Live Review: Pony Face, Flyying Colours

11 September 2012 | 12:31 pm | Esther Rivers

We first heard the name Flyying Colours when they were described as a hot new Melbourne psych band on the Eight Miles High line-up. They weren't wrong. Lead guitarist and vocalist Brodie J Brümmer stands with his face covered by a curtain of hair, consumed by his performance. Not since Dead Meadow bassist Steve Kille has there been a psych musician with such erratic enthusiasm and mysterious appeal. With his deep, lush vocal atop the wave of sound, Flyying Colours deserve the success they have and will continue to reap. Brümmer's voice belies maturity beyond his seemingly youthful exterior (but who can really tell without seeing his face?). The sneak peek at the man behind the music comes at set's end, when Brümmer momentarily sweeps back his hair and whips out a camera, smiling and taking a photograph of the cheering, packed-out room.

Pony Face have built something bright and beautiful out of the fundaments of the psychedelic music scene. Venturing into post-punk, rock, pop, blues and landscape drone, their rising enthusiasm and sonic ubiquity see us on a journey where no song is ever quite the same. The show is sold out hours before it begins. People are front of stage, pushing, dancing and mainly making a point of being as close to these guys as possible while they play songs from their new album Hypnotised. Vocalist/guitarist Simon Bailey seems to mould the room to his voice, his harmonies with bass player Anth Dymke rolling effortlessly into their sound. Playing their self-described “gothic song”, drummer Kris Emond wipes himself off with his own shirt and shuns the drums to add a third guitar for the first half of the song. The underlying brooding of their sound resonates, and all are entranced. The ethereal guitar and eclectic basslines hook us in, but it's Bailey's voice that keeps our trance-like focus, particularly as he sings Hypnotised, repeating the line, “I love you so much/I love you so much”. Friends join them intermittently onstage, adding synth, guitars and female vocals to the wall of sound.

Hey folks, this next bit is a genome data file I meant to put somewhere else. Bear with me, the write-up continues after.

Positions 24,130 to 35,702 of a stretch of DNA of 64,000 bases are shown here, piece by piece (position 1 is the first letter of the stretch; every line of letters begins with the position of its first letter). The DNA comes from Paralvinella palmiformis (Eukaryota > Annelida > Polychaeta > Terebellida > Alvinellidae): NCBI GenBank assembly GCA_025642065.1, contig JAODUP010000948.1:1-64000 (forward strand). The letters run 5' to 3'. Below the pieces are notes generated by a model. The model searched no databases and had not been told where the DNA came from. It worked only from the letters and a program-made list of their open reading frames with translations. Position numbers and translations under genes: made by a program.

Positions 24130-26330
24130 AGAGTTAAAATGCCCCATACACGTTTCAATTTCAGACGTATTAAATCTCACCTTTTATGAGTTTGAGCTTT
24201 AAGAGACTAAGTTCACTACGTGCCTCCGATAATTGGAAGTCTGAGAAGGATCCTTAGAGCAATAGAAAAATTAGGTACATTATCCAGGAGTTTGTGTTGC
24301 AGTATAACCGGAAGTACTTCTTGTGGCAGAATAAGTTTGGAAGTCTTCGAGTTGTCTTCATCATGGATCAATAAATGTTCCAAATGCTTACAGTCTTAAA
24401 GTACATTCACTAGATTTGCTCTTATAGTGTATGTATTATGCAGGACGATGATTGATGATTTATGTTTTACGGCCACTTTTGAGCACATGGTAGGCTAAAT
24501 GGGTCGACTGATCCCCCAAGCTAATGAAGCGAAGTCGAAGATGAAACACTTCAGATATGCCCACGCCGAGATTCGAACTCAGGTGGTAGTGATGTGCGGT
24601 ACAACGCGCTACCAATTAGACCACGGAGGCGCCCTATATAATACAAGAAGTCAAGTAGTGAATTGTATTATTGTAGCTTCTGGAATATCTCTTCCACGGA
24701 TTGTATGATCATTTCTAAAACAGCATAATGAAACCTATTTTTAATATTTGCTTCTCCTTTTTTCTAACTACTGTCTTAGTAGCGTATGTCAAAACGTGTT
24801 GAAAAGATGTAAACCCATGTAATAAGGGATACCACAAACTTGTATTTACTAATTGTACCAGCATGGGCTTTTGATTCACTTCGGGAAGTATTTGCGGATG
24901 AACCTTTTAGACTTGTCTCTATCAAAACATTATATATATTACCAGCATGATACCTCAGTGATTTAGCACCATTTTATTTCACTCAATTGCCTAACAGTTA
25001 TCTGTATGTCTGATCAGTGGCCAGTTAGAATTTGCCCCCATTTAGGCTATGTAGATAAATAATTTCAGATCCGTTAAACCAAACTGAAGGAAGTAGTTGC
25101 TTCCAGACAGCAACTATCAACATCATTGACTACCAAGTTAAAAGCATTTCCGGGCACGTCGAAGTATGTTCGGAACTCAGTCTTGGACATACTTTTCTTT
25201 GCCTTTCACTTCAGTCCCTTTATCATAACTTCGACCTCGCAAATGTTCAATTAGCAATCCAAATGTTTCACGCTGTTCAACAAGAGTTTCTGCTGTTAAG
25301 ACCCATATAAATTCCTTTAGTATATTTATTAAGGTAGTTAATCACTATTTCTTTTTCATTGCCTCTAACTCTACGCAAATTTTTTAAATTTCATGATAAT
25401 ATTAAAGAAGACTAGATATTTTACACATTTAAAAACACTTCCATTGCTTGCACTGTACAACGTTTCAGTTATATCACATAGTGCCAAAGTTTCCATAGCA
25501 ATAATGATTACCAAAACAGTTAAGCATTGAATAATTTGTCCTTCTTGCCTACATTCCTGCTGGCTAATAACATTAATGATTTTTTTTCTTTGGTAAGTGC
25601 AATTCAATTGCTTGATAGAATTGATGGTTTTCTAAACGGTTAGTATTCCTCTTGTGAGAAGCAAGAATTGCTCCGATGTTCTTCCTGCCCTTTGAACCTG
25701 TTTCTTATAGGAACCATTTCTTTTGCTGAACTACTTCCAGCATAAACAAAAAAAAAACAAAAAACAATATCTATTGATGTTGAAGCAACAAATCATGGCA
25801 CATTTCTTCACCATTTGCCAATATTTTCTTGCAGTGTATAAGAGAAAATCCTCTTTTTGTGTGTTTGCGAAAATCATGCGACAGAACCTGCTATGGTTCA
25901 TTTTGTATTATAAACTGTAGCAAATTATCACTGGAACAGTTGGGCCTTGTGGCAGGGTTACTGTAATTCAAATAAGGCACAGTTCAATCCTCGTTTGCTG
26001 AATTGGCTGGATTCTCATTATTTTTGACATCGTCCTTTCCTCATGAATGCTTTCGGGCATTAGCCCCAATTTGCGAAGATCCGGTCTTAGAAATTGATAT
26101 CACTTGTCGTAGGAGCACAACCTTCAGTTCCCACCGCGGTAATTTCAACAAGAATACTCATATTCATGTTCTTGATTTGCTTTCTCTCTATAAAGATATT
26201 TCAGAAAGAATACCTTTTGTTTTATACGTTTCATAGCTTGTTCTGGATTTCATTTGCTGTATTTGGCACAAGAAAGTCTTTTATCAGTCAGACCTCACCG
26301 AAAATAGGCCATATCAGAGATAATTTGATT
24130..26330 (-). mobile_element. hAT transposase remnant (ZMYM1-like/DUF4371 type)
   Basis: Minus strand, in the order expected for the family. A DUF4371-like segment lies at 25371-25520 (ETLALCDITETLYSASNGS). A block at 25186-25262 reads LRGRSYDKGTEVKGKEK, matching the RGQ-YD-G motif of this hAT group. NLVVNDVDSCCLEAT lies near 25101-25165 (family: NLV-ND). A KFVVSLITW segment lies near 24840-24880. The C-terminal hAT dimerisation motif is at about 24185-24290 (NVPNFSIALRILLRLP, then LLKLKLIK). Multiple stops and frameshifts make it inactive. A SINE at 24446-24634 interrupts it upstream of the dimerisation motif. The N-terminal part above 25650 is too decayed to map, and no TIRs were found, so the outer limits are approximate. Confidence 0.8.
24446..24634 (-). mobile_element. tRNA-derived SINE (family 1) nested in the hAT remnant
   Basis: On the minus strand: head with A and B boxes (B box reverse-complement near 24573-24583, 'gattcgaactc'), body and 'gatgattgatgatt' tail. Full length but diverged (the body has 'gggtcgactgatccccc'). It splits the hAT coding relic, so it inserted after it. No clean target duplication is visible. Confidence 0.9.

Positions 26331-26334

“You're all very, very quiet – COME ON!” jeers Bailey, filling a pause between songs. Ask and you shall receive: during their last number a random audience member climbs on stage. Calmly facing the crowd, he removes his shirt and stage dives headlong into their waiting arms. The band don't miss a beat, merely rolling on with the show. Hypnotised indeed.